It's Time to Stop Arguing About the Pronunciation of the GIF

Rebecca Greenfield
The Atlantic Wire
It's Time to Stop Arguing About the Pronunciation of the GIF

It's time we took some advice from George Gershwin and stopped bickering over the right and wrong way to say words: Let's call the whole thing off on this GIF pronunciation battle. During his lifetime achievement ceremony at the Webby awards the GIF creator himself, Steve Wilhite, gave what should be the final word on the oft-argued about pronunciation of the retro file format that has made a comeback in recent years: "The Oxford English Dictionary accepts both pronunciations," Wilhite conceded, per the New York Times's Amy O'Leary. "They are wrong. It is a soft 'G,' pronounced 'jif.' End of story," he went on to say. Of course that wasn't the end of the story, with hard-G evangelizers continuing to preach on Twitter what they perceive as correct: GIF like a gift. Despite being a soft-G person myself, in light of Wilhite's on-the-record remarks it's time that both sides gave up the fight and reconciled that both GIF, like the peanut butter, and GIF, like a present, are acceptable ways to say the term.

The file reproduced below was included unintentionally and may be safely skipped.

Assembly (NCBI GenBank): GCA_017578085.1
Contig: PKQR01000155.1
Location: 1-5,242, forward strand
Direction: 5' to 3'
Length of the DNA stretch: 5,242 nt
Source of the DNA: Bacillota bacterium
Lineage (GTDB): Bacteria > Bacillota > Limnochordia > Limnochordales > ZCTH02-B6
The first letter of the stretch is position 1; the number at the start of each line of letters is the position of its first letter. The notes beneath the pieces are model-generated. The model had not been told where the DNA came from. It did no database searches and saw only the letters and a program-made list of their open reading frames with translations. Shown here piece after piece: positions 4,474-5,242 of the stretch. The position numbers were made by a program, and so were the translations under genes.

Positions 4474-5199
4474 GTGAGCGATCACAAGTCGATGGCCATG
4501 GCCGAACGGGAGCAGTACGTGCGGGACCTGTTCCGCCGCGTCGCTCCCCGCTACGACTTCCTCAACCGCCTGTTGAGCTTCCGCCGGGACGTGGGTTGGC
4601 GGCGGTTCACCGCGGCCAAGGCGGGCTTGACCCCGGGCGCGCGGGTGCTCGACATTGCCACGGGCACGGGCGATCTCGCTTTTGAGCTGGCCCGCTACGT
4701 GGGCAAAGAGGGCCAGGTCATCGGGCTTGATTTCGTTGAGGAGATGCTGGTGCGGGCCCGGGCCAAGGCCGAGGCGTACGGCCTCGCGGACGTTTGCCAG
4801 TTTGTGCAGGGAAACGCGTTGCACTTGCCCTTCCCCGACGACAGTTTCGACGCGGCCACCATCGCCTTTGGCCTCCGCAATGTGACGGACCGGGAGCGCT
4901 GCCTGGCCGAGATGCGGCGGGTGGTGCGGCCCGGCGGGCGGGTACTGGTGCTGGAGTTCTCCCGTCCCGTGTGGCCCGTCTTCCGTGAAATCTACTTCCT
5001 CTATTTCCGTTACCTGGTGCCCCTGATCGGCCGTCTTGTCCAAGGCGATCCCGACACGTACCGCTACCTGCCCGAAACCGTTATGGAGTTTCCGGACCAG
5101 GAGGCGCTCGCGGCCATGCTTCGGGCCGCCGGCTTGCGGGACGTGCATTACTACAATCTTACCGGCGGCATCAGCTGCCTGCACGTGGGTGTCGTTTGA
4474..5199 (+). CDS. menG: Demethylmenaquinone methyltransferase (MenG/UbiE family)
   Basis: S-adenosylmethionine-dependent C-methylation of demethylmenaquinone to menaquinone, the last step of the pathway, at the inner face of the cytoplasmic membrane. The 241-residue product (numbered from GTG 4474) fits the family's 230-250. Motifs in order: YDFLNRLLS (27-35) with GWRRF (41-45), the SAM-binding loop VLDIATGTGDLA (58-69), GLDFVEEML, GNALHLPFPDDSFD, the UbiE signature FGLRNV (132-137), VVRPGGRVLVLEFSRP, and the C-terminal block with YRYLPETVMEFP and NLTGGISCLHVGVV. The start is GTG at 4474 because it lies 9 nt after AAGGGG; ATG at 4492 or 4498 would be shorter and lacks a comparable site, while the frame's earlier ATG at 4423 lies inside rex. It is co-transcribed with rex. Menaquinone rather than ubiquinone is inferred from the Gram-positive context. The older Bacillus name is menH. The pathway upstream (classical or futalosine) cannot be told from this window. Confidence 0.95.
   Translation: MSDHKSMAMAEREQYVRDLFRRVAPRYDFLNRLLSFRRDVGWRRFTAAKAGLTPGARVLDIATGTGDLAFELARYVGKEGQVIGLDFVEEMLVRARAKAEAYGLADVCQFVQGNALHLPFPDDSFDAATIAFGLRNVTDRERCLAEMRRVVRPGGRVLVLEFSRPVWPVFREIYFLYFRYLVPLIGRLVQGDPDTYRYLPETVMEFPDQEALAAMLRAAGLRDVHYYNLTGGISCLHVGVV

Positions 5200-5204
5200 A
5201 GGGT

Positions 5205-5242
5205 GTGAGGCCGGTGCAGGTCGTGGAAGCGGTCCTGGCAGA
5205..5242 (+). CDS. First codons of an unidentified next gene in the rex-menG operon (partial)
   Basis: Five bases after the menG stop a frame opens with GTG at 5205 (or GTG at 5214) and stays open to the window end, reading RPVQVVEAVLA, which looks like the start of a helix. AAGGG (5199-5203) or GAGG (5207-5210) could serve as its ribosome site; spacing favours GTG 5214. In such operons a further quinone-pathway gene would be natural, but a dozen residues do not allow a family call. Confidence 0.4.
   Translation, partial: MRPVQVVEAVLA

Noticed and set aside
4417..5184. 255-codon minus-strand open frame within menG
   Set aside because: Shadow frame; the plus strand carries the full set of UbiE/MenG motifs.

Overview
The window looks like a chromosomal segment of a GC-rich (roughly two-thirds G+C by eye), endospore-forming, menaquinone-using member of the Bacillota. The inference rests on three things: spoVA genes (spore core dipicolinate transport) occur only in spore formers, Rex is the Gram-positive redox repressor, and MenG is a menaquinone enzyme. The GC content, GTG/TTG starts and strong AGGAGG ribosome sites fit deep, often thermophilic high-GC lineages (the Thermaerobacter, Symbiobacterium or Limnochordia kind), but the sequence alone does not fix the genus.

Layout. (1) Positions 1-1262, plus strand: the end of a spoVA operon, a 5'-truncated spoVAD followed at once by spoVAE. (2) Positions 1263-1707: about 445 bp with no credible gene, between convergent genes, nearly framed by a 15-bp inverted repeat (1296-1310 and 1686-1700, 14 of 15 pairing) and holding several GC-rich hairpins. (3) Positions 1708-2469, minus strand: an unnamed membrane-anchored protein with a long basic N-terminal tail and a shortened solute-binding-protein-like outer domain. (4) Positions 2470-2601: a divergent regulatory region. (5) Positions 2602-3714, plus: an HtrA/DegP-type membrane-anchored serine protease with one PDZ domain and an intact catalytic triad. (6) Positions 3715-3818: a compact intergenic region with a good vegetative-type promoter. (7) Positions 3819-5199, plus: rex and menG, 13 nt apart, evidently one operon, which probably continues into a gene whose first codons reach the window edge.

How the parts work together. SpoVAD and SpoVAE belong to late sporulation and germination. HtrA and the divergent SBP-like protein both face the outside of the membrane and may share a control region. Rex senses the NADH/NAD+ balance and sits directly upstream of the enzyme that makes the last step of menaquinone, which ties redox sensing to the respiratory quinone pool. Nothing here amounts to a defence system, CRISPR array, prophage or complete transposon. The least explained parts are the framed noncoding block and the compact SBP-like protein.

RELATED: Are We Approaching Peak GIF?

Both soft and hard-G pronunciations are technically acceptable, as linguists explained in this Atlantic post way back in 2011. There are two undeniable facts in this debate:1. The creators of the file format used a soft G, as Wilhite explained Tuesday night. 2. Language evolves and everyone understands that hard-G GIF means a looping, animated picture on the Internet — so it's also acceptable. See: Everyone wins. 

RELATED: How We Use Pronouns Now: You, Me, and Everyone We Know

At this point, fighting over how to say the word is like arguing over the NEEther, NIther pronunciation, which is just a really silly thing to spend our time doing. So the next time you get involved in one such argument about how to out-loud say the file-format just send your opponent this "GIF to end all GIFs" via Gawker's Adrian Chen